FAH clearly disputes some or most of that and certainly disputes the productive efficacy of some or most of it. And more important, it argues that the developer hasn’t done or even said enough commensurate with the historical and cultural solemnity of the entire site. Specifically, Zove’s major contention is that the developer’s application for “conditional use” approval is fatally flawed because it fails to meet the mandates of the local zoning code, which require protections for historical and natural resources, as well as the mandates of the Environmental Rights Amendment of Pennsylvania’s Constitution.
But the flaw, she states, could easily be resolved if the developer simply further “reduces the number of townhouses by eliminating the clusters closest to the historic structures, sets aside approximately two acres of land immediately adjacent to Abolition Hall and the barn for a publicly accessible ‘Welcome Park,’ and undertakes reasonable due diligence with regard to the historic structures to determine what improvements would be required to stabilize them, explore potential reuse and repurposing options, and assemble a responsible marketing plan.”
If you think Zove is totally indifferent to the developer’s property rights, to its contractual obligation to the sellers, to its construction and infrastructure costs, and to its reduced profits stemming from fewer units, you’d be wrong. In fact, she says “To help make… [FAH’s] vision possible yet allow the developer to realize a return on its investment, we are calling upon Whitemarsh Township to invest available and ample ‘Open Space’ funds in acquiring the land (or a conservation easement) for the ‘Welcome Park’.… Such an investment would offset the developer’s loss of revenue from a reduction in the number of townhouses.”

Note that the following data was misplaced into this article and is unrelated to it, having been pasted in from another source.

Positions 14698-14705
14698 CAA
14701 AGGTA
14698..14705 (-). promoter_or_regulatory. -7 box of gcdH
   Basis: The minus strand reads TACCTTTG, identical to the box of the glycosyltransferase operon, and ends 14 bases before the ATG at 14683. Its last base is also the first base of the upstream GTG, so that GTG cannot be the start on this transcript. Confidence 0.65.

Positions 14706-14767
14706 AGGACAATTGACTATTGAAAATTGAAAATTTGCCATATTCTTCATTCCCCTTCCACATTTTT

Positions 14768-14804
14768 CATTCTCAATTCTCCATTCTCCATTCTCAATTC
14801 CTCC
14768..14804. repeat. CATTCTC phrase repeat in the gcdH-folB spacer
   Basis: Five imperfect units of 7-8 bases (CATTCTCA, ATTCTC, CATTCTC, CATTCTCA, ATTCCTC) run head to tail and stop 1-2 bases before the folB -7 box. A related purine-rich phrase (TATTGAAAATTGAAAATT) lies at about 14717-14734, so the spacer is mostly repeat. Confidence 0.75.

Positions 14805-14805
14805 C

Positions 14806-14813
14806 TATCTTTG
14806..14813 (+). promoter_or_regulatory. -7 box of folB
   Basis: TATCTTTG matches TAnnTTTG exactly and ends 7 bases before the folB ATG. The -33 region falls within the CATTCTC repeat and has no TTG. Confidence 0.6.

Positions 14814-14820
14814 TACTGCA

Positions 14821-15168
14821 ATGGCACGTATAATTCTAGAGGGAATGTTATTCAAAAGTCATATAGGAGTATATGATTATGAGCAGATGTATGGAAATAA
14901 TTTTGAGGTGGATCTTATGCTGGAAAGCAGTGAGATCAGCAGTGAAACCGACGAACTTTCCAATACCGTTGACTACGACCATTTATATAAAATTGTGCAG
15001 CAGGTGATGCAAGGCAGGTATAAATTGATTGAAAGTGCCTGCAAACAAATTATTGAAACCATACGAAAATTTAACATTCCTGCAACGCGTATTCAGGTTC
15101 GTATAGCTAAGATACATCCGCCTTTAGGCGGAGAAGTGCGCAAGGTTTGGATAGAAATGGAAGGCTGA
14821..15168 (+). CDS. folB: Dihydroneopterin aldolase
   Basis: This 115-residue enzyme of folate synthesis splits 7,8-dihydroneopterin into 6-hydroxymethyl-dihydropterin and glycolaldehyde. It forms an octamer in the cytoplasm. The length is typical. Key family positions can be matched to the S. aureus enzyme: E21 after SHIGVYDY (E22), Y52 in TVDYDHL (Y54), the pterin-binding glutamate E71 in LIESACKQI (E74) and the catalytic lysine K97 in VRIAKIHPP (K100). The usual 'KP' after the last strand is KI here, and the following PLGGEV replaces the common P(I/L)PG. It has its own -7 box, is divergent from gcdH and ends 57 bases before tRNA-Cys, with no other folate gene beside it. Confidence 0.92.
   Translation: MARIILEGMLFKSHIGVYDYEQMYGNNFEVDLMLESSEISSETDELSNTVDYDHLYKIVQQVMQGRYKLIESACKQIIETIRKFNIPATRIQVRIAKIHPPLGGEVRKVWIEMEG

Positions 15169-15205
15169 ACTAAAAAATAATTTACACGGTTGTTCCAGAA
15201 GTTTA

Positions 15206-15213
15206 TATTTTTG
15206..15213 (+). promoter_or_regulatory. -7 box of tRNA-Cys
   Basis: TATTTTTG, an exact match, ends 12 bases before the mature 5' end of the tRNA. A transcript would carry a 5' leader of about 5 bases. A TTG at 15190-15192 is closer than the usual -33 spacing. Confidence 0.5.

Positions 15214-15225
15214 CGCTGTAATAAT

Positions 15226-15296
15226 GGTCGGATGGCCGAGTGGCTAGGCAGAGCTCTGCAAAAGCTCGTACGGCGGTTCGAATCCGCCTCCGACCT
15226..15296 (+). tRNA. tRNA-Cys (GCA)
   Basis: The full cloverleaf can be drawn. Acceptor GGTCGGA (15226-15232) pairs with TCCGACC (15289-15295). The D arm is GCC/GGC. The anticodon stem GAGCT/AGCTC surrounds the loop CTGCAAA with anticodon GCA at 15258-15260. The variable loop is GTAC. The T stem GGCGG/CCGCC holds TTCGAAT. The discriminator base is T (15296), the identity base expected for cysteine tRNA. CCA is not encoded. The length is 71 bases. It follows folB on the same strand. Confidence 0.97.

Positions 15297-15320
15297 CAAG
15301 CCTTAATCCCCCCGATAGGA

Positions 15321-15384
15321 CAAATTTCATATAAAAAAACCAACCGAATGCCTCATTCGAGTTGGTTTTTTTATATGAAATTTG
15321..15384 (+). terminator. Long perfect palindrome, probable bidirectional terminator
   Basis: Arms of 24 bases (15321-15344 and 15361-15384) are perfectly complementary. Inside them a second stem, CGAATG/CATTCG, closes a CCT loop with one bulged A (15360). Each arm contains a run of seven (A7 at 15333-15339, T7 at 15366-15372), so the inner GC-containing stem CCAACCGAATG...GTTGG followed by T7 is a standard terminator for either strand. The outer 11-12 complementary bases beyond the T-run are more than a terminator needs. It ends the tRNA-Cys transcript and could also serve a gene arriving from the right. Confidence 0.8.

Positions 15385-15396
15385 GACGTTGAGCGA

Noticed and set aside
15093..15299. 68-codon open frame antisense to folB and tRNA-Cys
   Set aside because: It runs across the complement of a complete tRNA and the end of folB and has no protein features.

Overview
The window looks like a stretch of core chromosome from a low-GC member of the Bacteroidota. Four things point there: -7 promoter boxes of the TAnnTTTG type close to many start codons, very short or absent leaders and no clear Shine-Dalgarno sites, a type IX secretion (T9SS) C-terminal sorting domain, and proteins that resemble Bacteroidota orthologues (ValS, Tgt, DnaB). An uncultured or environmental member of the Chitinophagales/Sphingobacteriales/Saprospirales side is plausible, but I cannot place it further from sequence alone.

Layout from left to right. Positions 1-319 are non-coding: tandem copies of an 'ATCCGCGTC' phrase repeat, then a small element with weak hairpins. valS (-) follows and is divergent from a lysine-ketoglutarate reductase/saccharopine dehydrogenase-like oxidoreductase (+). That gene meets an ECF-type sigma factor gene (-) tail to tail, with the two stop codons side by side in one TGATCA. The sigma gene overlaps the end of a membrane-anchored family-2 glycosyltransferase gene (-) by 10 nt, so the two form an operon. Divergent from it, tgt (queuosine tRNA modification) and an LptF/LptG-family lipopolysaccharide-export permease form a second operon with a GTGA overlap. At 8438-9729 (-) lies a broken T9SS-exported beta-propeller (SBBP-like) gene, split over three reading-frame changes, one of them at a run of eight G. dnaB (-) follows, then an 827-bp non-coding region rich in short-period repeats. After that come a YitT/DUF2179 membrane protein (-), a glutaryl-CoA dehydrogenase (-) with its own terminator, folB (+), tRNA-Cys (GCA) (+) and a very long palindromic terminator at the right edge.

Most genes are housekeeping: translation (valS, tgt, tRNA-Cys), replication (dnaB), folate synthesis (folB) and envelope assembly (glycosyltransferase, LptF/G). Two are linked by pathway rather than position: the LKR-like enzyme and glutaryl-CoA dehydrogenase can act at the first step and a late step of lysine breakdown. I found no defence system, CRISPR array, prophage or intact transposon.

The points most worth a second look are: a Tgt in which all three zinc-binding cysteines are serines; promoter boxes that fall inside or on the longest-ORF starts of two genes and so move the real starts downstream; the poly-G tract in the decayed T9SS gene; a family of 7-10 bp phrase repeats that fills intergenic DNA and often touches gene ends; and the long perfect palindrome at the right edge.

The Whitemarsh Township Board of Supervisors will address this Abolition Hall/adjacent fields issue at its next meeting, actually hearing, on June 14 at 7:00 pm at 616 Germantown Pike in Lafayette Hill. It’s open to the public. Free round-trip transportation for this approximately 20 minute drive will be provided by Avenging The Ancestors Coalition (ATAC) at 6:00 from Zion Baptist Church at Broad and Venango Streets. For more information, call ATAC at (215)552-8751.
In addition to attending, FAH and ATAC want you to remember that just as “Freedom ain’t free,” neither is excellent legal representation. Although the top-notch attorney representing FAH is doing it at a remarkably low rate, there are still costs involved. You can help defray those costs by donating to FAH through its non-profit organization called Preservation Pennsylvania. All donations are tax deductible. You can easily donate by clicking on the Donate to Abolition Hall button on the Program tab at preservationpa.org.
Despite their zealous advocacy, Zove and FAH make it clear that “The developer… and concerned citizens can collaborate in seeking a path forward that protects the legacy of this unique property [and surrounding field].” That just might work in light of the developer’s statement that “The proposed development will use only 70 percent of the allowed density on the site and will include open space that could function as a ‘Welcome Park’ adjacent to the historic neighboring Abolition Hall with access to the historic building.”
“Collaborate.” That sounds like compromise. And that sounds great not only to me but especially to my enslaved and escaped ancestors. Let’s see what happens on June 14.